Oregon SC : State legislators skipping service, may not run in 2024

Discussion in 'Political Science' started by btthegreat, Feb 2, 2024.

  1. btthegreat

    btthegreat Well-Known Member

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    https://www.msn.com/en-us/news/poli...S&cvid=1bf12dead69d439686cb1ff85a3ef149&ei=20

    "Last year, 10 Republican state senators in Oregon walked out of the Legislature for six weeks to obstruct Democratic bills promoting reproductive rights, transgender equality, and gun safety. The GOP senators’ boycott paralyzed the chamber, stalling hundreds of bills by preventing lawmakers from conducting any work. Their hardball tactic succeeded in the short term, forcing Democrats to water down their signature measures. On Thursday, however, it backfired badly: The Oregon Supreme Court unanimously prohibited all 10 senators from running for reelection, enforcing a constitutional provision designed to punish this kind of petulant legislative obstruction."

    The constitutional provision was one of the voters creation, by virtue of statewide petition and initiative in response to a previous walkout which passed 68% to 32% in Nov. 2022. I remember at the time voting 'yes' and hoping that it was very carefully written to avoid successful challenges. Of course it wasn't because these initiatives rarely are. Historically,they are comparatively sloppily written. Sure enough The GOP found their legal loophole sitting in the ambiguity of interpretation of the language describing the specific term from which they were banned from running. Was it the 2024, or 2028 if they walked out of the 2022 session? The Oregon Supreme Court basically looked at the likely legislative intent of the literal 'legislators' ie the voters to figure out what their understanding was. It was informed by media representations, by the Oregon voters pamplet descriptions, and by the desciptions on ballot itself were there was no ambiguity. Nobody pointed out any such 'ambiguity' until the GOP Senators suing pointed found one years later.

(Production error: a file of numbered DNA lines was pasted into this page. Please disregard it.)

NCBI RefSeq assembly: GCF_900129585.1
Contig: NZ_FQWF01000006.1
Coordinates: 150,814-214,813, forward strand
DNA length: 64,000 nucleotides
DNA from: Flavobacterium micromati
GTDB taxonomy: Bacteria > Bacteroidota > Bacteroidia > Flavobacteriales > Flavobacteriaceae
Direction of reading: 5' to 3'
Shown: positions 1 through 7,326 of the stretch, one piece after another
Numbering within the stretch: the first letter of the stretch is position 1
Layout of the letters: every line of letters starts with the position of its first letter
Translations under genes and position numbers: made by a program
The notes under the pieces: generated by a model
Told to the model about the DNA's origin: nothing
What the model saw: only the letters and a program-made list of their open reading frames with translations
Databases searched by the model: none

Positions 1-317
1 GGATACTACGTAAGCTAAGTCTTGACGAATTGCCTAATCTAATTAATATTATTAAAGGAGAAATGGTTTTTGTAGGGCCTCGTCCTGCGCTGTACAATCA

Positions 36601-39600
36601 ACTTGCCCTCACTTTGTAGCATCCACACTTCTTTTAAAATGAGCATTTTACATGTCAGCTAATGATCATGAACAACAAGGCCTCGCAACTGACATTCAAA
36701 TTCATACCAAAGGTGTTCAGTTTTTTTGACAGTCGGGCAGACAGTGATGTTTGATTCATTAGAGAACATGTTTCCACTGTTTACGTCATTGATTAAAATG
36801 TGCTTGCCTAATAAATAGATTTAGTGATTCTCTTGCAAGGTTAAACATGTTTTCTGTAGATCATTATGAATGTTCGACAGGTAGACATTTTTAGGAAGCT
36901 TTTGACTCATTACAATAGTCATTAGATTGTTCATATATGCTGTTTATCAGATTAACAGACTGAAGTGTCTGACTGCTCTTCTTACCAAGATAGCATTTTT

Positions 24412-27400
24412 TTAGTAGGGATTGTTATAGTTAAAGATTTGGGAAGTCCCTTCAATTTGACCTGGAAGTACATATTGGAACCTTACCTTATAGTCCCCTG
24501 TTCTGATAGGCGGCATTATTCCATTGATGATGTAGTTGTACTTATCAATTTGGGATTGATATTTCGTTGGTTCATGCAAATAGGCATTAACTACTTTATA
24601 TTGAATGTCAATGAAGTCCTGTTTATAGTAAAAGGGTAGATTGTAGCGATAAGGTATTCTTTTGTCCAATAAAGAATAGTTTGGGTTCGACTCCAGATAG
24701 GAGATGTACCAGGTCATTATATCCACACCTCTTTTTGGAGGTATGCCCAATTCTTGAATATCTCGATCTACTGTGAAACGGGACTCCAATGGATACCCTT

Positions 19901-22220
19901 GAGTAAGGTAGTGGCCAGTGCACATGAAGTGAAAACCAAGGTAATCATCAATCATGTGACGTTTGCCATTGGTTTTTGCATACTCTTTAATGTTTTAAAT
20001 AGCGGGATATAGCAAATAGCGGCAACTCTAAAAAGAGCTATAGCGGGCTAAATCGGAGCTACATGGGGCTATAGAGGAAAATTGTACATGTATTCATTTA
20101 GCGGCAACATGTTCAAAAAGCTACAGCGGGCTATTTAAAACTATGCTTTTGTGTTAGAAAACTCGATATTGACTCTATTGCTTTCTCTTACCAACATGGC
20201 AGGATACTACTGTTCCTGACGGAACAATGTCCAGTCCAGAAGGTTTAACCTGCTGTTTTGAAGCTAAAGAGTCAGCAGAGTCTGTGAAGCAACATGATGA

I like this penalty and I like what it attempts to do. We cannot have the kind of chaos and obstructionist tactics these walk-outs produce in every legislative body that requires a quorum from county commissions, to city councils, to library and school boards. It used to be that these walk-outs were symbolic one day efforts to protest parlamentary chicanery by legislative majorities or committee chairs, a dramatic statement of outrage by the minority but they were not really intended to shut down all legislation for entire sessions until the minority extort concessions on the legislative agenda. There needs to be a penalty, for elections to have the consequences that we expect them to have, when we vote a new party into control.

    Note the link tries to draw some lessons with efforts to keep Trump off state ballots now. This OP was put in this subforum to keep the focus on state and local politics not national politics and a federal election. I want to focus on quorums, and on walk outs/boycotts and on possible solutions to their disruptive impact on legislative and administrative committee work. It you want to discuss Donald Trump and whether he should be on ballots, please make your own thread and don't hijack this one.
     

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